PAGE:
If you are friends with your ex, it can be a good practice to let them know if you seeing one of their friends (once there is something definite to tell, don’t share fantasies). That’s a shitty thing to be blindsided by. “Just so you know, A. and I went out on a date and are going to keep doing that. I wanted you to hear it from me and I didn’t want it to be a surprise.”
It is probably a bad practice to ask your ex for dating ADVICE or PERMISSION about dating one of their friends. You are totally putting them on the spot either to be okay with it or pretend to be okay with it, or, if they express reservations like the LW did, you turn them into the bad guy for having honest feelings. If you are exes who are good friends, chances are you’ve had to put a lot of old feelings and old conflicts aside and do some hard work at focusing on the present. Consulting them too much into your current dating life is like opening the whole can of FEELINGSWORMS again.
I realize there are exceptions and that the poly folk have entire books devoted to this, but if you are asking an ex for permission or dating advice about one of their friends, really examine your motives. Are you giving them a true opportunity to refuse their approval or refuse to comment? Would their refusal really change anything about what you intend to do? Do you already suspect they will react negatively but hope you can push a token “Yay for you? I guess?” rubber-stamp out? Do you need to date your ex’s friend AND feel like a super-swell person who is 100% approved of at all times that badly? Either you’re all adults here and it’s okay or you know some reason that it’s really not okay. Chances are you’re going to do what you’re going to do anyway (the crotch wants what the crotch wants), so politely inform but don’t seek or expect approval.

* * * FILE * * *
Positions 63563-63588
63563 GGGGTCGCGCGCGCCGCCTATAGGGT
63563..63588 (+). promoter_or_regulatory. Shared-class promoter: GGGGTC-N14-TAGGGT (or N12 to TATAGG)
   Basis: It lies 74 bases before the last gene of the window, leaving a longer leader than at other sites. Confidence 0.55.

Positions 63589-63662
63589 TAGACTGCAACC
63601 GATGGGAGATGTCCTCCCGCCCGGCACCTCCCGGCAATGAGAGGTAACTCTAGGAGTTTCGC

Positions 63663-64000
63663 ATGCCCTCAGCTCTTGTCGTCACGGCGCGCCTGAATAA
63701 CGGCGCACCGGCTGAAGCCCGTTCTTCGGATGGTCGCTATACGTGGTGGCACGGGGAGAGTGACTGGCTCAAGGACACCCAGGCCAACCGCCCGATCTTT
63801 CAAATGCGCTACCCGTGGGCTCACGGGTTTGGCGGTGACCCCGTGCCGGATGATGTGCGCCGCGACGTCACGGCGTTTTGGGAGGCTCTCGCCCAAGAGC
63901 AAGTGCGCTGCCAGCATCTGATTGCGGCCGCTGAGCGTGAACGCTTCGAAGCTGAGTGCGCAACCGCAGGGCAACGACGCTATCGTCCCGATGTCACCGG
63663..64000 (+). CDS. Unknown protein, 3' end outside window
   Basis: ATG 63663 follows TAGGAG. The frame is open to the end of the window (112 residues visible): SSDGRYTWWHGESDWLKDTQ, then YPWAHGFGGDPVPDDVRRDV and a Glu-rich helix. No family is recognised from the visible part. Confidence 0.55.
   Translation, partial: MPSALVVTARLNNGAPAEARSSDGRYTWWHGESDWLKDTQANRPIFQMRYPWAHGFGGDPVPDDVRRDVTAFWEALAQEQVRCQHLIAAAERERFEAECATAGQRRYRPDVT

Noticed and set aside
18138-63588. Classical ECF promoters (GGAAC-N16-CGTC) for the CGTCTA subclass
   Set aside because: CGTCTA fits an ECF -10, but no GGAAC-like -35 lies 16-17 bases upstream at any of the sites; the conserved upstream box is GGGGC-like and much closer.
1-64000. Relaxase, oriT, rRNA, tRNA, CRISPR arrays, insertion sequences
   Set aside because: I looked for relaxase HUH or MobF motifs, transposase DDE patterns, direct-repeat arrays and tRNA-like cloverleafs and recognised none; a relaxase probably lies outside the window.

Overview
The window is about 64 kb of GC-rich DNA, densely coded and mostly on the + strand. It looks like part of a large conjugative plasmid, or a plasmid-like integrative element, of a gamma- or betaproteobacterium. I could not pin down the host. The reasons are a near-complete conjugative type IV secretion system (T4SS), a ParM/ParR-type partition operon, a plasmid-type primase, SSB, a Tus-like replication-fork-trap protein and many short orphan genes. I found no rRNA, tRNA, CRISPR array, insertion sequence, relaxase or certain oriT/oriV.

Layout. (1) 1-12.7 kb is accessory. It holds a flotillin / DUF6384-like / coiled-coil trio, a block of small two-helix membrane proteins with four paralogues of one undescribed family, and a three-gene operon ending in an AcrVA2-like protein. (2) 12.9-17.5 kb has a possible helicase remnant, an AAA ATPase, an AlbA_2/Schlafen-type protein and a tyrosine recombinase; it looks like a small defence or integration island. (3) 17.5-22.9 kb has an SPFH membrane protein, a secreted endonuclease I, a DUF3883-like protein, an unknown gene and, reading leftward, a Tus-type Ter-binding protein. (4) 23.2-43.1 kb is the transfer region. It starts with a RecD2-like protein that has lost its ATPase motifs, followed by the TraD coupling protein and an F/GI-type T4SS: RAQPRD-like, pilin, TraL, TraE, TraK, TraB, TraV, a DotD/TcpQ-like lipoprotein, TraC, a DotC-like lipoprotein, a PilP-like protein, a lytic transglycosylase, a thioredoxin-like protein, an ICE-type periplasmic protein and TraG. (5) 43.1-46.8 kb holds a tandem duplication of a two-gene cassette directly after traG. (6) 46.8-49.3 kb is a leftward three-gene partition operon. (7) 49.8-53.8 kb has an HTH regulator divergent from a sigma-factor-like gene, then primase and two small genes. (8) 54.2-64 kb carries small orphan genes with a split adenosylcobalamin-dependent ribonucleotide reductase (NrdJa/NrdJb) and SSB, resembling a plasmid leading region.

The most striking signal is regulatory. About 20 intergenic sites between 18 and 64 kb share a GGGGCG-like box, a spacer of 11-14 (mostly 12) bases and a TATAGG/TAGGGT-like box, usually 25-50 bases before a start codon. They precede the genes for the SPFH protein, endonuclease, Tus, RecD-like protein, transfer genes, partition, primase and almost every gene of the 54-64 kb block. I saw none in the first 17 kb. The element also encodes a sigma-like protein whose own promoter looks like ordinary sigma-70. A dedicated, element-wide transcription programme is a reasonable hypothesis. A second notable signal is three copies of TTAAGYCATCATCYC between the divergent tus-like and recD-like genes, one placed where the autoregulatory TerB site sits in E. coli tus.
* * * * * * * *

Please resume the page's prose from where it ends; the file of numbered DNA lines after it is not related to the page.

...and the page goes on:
Letter Writer, if you and X have that kind of friendship where this is okay, then it was in bounds. HOWEVER, I think it is, without exception, bad practice to ask for someone’s honest assessment & opinion of another person and then pass the badmouthing onto that person. This is where X screwed up and made your life super-awkward. You gave an opinion when asked. X made sure that A. knew that opinion, even though they knew it was negative. Who fucked up here? X.